The Tempest as a story of justice served. . .
“‘What did the poet intend it for?’ - ...This is surely a good question to ask, and anybody who objects at this point that the search for a author’s intention is necessarily a fallacy should be sent about his business” (Watson 31).
Ahh, once again, we have come full circle to the issue of author intent. I feel that Shakespeare intended The Tempest to be a story of justice, not necessarily revenge. Prospero was overthrown by Alonso, his own brother. After being forced to retreat to the island for 12 years, he used his magic to lure them to the island via shipwreck. Throughout the story, there are many forms of revenge that are taking place simultaneously. Prospero has Miranda and Ferdinand wedded without the consent or knowledge of Alonso.
Caliban, Trinculo, and Stefano are all plotting justice to be served to Alonso, even though there is a hint of revenge within their plan. Although they never actually go through with killing Alonso, the intention was there. That's all the reader needs to know in order to realize that justice was the issue.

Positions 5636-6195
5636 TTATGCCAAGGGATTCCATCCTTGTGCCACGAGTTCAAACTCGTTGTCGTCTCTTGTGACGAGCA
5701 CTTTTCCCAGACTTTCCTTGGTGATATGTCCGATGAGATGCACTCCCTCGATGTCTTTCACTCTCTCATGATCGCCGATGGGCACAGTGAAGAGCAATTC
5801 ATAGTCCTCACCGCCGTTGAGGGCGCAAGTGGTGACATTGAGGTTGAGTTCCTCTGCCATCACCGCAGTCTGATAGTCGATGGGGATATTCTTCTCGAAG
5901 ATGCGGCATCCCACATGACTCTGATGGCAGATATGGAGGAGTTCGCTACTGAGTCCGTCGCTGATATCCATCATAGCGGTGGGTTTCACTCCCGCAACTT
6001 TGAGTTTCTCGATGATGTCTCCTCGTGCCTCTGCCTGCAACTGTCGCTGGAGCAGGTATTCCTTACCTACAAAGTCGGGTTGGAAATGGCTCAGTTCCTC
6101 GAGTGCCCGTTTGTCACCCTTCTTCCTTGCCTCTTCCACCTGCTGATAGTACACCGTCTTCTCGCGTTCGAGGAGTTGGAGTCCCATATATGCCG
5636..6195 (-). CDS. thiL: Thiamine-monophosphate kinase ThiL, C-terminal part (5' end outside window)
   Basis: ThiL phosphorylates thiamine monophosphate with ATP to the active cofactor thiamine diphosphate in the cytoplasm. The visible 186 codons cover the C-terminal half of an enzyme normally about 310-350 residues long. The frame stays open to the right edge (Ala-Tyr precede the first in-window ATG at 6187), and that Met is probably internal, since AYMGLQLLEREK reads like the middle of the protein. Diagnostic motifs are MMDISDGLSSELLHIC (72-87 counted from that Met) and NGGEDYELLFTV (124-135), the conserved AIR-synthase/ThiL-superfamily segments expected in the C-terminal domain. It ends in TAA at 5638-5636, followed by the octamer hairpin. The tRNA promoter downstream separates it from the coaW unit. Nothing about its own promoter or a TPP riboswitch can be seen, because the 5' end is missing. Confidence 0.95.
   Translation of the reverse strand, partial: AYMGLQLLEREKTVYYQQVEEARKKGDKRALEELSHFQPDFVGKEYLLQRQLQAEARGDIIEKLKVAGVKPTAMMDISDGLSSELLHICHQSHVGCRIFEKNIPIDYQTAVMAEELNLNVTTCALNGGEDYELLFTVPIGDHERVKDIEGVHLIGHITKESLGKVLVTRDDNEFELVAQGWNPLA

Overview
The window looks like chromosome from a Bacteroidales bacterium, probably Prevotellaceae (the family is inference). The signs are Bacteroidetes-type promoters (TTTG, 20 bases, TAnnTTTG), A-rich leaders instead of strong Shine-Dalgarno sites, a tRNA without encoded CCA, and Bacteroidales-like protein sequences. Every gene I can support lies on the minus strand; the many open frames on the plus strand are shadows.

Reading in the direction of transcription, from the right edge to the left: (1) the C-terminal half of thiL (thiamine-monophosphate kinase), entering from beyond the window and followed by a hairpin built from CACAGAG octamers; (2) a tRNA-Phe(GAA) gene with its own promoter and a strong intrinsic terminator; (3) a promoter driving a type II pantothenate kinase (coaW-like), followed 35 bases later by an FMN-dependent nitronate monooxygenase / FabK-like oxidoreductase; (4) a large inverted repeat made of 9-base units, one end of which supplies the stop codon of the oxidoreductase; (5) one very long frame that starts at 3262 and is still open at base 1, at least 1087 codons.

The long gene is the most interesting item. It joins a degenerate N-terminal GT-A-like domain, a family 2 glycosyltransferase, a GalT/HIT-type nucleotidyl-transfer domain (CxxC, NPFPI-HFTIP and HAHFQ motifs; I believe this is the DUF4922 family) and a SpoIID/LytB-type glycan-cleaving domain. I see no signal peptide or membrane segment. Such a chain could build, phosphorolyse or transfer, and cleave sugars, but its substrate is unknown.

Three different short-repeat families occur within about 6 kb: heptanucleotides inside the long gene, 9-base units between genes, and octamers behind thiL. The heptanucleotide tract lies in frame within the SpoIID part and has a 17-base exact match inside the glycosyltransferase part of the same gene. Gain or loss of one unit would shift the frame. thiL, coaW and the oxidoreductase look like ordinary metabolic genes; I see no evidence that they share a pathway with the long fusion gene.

The Tempest can be read in many different ways, based on what the reader thinks the author's intentions might be. Because I believe that The Tempest was written with the intention of being a story of justice, doesn't mean that I am right. Yet, in order to critique, we must make our own educated judgments towards literature, and then go from there.